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An angry Lilly comes to James’s room in the middle of
the night. She is convinced that James has been speaking to someone
who said horrible things about her and that hearing those things
has frightened him away. She says that if it turned out that he
didn’t want her anymore, she would panhandle or otherwise find money
for a bus ticket back to Chicago, say good-bye to her grandmother,
and then commit suicide by overdosing. James reassures her that
he’ll never leave her. James tells Lilly about his parents and that
he loves her. Back in the unit, Leonard tells James that family
is the most important thing anyone can have. James goes back to
his room and spends some time looking himself in the eyes.
James finally places the man he cannot remember. It’s
the same guy who threatened him on James’s first day. The guy tells
stories about Lilly having sex with numerous men at one time, for
the most part against her will. James controls himself for a time
but then tells the man to back off. He ends up hurting the man by
squeezing his Adam’s apple. There is another blow yet to come: James’s
parents tell him they have to leave the Family Program early because
of his father’s business obligations. James is angry, but he controls
it. They talk about James’s plans for after he gets out of the clinic.
James says he’s not planning on following the Twelve Step program
but that he’s going to make the decision every day not to use and
drink. Joanne, once again, explains to him that he is almost destined
to fail if he chooses this route. James tells his family that he
is going to be living with Lilly when she gets out of the Chicago
halfway house and he gets out of prison. James’s parents leave the
At lunch James and his friends talk about the forthcoming
heavyweight fight. They want to watch it but can’t because it’s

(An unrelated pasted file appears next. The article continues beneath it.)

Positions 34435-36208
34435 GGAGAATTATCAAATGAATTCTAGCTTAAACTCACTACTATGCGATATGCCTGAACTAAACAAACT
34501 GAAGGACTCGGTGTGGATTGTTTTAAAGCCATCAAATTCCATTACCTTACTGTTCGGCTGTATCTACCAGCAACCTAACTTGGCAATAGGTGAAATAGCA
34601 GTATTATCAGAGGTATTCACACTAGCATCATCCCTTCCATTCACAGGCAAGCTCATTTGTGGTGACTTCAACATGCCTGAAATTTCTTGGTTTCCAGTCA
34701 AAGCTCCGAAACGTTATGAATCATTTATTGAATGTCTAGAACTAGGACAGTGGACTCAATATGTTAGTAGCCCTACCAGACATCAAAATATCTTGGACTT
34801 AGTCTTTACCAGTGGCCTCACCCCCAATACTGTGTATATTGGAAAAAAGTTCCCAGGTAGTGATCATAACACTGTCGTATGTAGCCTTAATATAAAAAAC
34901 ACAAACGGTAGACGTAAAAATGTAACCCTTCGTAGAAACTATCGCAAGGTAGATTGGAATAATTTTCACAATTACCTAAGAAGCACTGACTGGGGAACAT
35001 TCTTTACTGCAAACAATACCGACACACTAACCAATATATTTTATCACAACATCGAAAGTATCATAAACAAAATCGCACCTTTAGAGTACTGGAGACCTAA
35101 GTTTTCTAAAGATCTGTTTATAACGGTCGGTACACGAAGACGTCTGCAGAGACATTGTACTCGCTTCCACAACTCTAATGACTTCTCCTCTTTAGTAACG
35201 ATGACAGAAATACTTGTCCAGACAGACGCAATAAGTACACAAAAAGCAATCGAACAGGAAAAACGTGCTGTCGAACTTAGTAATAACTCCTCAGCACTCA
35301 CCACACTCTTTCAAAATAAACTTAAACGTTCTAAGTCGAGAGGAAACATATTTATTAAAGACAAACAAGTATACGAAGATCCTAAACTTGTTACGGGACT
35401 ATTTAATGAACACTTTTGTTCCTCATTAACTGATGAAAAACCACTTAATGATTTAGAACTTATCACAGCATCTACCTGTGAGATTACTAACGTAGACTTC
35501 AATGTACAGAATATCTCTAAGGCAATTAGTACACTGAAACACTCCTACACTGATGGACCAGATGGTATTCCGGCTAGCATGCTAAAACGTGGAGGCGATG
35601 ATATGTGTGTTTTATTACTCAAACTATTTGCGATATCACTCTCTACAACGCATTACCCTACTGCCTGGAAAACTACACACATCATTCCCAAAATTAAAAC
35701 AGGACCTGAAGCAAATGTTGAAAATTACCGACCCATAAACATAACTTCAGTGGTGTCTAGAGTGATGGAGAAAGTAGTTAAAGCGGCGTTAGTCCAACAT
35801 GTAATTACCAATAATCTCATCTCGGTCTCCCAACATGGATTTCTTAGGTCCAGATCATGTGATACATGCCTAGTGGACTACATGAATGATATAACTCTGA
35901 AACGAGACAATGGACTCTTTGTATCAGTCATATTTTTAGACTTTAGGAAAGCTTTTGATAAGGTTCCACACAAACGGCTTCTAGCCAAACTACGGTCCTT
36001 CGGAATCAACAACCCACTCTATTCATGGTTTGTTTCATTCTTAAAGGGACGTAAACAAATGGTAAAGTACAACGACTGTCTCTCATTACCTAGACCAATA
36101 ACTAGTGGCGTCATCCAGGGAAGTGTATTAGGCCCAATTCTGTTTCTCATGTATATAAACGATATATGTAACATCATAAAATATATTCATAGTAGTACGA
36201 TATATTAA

on cable. Lilly has left a phone message for James to call her.
Her grandmother has cancer. She says she needs to see James. James
takes the risk and goes to meet her. Lilly and James get caught
by Lincoln, who escorts Lilly back to her unit and tells James to
stay in his room until he comes for him. James begins to realize
that they could both get kicked out of the clinic when they need
it the most. Lincoln and James have a conference. Lincoln tells
James that Joanne intervened and that James gets to stay as long
as he sticks strictly to the rules. James is relieved but finds
out that Lilly suddenly left the clinic when she heard she wasn’t
going to be able to see James anymore. James remembers their conversation
about suicide and runs out of the clinic to find her. He takes the Tao with
him. Hank and Lincoln intercept him in the van. The three of them
drive to the Minneapolis bus station, where James hears of Lilly’s
whereabouts from a drug dealer. He finds her in a boarded-up building
among a number of users and drugs, having sex with a man for crack
she’s obviously already smoked. He brings her back to the van, and
they all go back to the clinic. Lincoln takes her to the medical
unit for detox.
This section marks the climax of the story, and we see
James facing some of his greatest challenges. First, James successfully